Oscar Pistorius (NPR)

Unfortunately, I’m riveted with the murder trial of Oscar Pistorius in South Africa. Pistorius was born without fibulas (calf bones) and had both legs amputated below the knee when he was 11 months old. And yet, with the advent of carbon fiber running blades, heroically went on to become an international track star.

But now the “Blade Runner” is standing trial for the Valentine’s Day 2013 murder of his girlfriend Reeva Steenkamp, a law school graduate and stunningly gorgeous model. As a fictional story line in a screenplay it would be instantly thrown in a producer’s trash can filing cabinet. (On second thought, given Hollywood these days, who knows.)

With so many injustices in the world, I had promised myself I wouldn’t get hooked on the trial and yet, hooked I am. That said, I swear I don’t watch soap operas, the Kardashians or TMZ, though I have occasionally mocked them in past columns. (I only hope no one forwards this to Harvey Levin.)

Now I’m asking myself (thankfully, not out loud) why am I so obsessed? And worse, the trial is also making me reflect back on the O.J. wrongful death civil trial here in Santa Monica. That had to be among the most, if not the most, surreal scenes ever to take place in our fair city. Embarrassingly, I admit that at lunch time, I’d bike blocks to the courthouse to see the O.J. circus and wound up wasting countless hours.

I wish I could say I was doing “research” but this was seven years before the Daily Press came into existence in 2001. And it wasn’t exactly typical fodder for my columns at the “Santa Monica Star,” a neighborhood paper that generally consists of upbeat stories as opposed to hard news. (Update: O.J. is reportedly on a hunger strike in a Nevada prison to starve himself to death, which I suppose to some might be “upbeat” or at a minimum “karma.”)

Finding the “real truth” of a story is part of my fascination in these trials, not that we ever really do. The word “truth” is etched in marble at the entrance to the CIA Building in Virginia with the biblical quote (John 8:32) “The Truth Shall Set you Free.” Actually, that’s more than a little ironic given the CIA’s checkered past. And I’m being generous with the word “checkered.”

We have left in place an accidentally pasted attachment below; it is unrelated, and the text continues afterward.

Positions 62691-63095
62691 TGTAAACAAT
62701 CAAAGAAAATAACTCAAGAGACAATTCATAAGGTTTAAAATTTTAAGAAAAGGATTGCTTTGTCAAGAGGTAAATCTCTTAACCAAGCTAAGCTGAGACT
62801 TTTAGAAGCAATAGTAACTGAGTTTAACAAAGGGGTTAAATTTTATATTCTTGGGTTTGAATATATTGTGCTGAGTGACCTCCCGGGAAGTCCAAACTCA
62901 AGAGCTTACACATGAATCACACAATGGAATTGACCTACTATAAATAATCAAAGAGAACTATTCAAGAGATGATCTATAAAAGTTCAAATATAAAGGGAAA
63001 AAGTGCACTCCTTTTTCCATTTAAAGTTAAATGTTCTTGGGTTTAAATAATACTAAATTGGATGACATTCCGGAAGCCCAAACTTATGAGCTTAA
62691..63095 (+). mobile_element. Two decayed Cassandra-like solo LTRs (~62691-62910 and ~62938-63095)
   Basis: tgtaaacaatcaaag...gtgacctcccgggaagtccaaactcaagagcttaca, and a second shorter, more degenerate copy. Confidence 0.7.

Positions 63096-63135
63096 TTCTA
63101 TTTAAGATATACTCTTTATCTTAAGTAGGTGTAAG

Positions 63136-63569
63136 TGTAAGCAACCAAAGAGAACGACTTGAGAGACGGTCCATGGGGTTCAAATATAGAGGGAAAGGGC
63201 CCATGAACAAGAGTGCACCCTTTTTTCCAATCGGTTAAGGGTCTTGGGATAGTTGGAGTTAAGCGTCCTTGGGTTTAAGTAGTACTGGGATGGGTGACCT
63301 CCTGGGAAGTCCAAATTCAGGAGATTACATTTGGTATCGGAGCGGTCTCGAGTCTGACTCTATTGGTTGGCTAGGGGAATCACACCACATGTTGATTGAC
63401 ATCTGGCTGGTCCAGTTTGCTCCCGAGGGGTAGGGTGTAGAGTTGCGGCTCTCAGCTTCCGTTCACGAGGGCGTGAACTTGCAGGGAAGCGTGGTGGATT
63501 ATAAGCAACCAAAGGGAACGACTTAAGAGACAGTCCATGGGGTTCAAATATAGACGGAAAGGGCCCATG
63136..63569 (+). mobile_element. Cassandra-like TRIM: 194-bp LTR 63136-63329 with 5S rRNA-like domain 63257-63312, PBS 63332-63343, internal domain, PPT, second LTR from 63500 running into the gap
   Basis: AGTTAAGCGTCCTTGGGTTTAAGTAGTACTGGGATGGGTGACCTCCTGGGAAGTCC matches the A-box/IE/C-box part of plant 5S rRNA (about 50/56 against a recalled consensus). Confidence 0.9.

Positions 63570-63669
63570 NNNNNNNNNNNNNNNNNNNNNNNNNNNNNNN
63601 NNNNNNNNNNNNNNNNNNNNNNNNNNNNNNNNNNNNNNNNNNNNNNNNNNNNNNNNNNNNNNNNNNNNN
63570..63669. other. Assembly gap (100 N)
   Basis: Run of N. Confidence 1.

But I do think there is something to the quote and, while it might appear to be a stretch, it’s a factor for me in these trials, or Watergate, or, most of all, the JFK assassination. Truth was also sought in South Africa, after the abolition of the brutal apartheid regime. A “Truth and Reconciliation Commission” was established to promote healing in the country wherein victims testified about the inhumane treatment they endured and hopefully remorseful perpetrators gave testimony in return for amnesty. While South Africa is still riddled with racial violence, it’s likely the truths that came from the TRC prevented an all out civil war.

South Africa brings me back to Pistorius who is currently on the stand being cross examined by the prosecution. I’ve listened to Oscar’s tearful apologies and a part of me feels he’s obviously tormented. I even find myself getting emotional. But a larger part of me is skeptical. And perhaps it’s this uncertainty that I find so compelling.

Pistorius’ story is that he fired four shots into the bathroom because he thought there was an intruder inside only to discover, to his horror, it was Reeva. But why was the bathroom door locked? And apparently two iPhones were found inside. If they had gone to bed, why was Oscar’s Valentine’s present unopened? And why was Reeva dressed? Had they been fighting and, trying to leave, she locked herself in the bathroom out of fear?

Neighbors reportedly heard arguing and screaming. “We heard gunshot, a scream, gunshot, a scream.”

If so, it seems pretty hard to argue that Oscar didn’t know it was Reeva doing the screaming. And, apparently after the shooting, Pistorius’ first call was not to the police but to a friend. Even more puzzling, when a security guard phoned Oscar to see if everything was OK, he reportedly told him “Fine.”

And yet, there’s no question, given Pistorius not having his prosthetics on, would understandably feel far more terror than the “reasonable person” standard which is the basis for the country’s self-defense law. But what about Oscar’s past recklessness with guns, including one supposedly going off in a crowded restaurant?

As I find myself spending more and more time following the trial, there’s no doubt, whatever the outcome, the tragedy is overwhelming. That said, and I hope no one takes offense at this, selfishly, I’m just glad that the trial isn’t within biking distance.




Jack is at facebook.com/jackneworth, twitter.com/jackneworth or jnsmdp@aol.com.

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